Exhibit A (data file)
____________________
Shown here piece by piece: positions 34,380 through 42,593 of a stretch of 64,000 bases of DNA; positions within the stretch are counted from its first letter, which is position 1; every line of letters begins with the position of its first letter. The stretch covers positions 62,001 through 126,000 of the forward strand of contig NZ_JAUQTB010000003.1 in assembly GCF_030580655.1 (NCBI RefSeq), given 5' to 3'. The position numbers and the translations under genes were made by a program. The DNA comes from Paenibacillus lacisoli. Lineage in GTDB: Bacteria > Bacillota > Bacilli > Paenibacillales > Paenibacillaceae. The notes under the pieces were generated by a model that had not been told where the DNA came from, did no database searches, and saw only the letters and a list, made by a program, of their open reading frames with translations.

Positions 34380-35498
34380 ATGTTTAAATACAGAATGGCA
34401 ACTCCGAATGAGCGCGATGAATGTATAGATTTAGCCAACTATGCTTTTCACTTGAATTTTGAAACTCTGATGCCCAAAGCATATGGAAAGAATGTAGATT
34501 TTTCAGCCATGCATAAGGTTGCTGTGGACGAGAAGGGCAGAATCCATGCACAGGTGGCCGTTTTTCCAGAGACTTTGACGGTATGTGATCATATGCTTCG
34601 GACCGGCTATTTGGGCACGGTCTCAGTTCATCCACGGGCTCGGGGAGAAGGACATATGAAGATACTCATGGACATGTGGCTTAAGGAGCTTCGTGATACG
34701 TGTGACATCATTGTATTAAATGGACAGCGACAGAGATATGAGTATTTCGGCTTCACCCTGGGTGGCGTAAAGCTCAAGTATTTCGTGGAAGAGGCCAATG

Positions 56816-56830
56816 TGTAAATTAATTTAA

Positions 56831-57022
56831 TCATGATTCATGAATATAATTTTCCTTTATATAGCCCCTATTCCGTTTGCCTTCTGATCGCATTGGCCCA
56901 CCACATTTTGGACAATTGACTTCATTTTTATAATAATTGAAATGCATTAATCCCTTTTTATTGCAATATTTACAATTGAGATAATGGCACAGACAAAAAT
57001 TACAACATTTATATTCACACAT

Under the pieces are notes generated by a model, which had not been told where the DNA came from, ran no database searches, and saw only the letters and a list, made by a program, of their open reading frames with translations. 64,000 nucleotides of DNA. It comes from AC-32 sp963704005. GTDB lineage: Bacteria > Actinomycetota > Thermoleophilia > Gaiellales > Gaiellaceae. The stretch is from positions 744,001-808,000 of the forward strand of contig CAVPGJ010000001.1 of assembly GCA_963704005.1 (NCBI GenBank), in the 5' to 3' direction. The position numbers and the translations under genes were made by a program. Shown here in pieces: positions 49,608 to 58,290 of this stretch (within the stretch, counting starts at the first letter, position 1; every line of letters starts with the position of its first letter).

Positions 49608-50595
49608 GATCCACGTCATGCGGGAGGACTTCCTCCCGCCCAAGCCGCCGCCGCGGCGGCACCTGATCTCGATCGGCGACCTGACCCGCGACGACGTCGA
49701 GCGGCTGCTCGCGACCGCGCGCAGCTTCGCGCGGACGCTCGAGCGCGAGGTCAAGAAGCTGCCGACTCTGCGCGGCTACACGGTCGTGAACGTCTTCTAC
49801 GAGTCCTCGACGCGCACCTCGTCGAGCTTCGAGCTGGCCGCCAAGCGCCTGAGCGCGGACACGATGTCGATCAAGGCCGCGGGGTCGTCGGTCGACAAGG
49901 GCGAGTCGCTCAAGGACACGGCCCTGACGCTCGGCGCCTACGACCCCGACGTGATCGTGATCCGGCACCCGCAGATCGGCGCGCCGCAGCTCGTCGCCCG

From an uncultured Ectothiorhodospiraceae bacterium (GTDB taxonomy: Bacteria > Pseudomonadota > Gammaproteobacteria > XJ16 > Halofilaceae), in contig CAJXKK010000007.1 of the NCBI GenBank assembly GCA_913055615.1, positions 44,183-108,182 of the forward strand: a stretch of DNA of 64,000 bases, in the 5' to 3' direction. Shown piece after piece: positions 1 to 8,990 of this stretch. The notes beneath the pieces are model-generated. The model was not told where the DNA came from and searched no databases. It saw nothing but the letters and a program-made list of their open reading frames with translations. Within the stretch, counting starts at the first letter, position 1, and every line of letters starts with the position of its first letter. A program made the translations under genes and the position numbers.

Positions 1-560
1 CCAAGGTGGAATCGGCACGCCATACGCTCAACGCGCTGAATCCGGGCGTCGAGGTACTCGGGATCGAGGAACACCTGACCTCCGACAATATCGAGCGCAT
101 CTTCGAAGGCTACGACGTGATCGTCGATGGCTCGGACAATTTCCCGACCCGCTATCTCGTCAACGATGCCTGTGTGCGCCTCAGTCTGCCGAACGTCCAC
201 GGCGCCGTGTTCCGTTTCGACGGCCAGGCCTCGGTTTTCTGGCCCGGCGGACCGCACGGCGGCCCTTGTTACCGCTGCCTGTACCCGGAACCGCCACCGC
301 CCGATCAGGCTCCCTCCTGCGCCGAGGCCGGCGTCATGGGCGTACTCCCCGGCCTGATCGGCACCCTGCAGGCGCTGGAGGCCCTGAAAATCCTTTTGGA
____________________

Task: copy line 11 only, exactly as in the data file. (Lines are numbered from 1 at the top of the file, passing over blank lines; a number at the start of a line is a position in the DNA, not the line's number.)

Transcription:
56831 TCATGATTCATGAATATAATTTTCCTTTATATAGCCCCTATTCCGTTTGCCTTCTGATCGCATTGGCCCA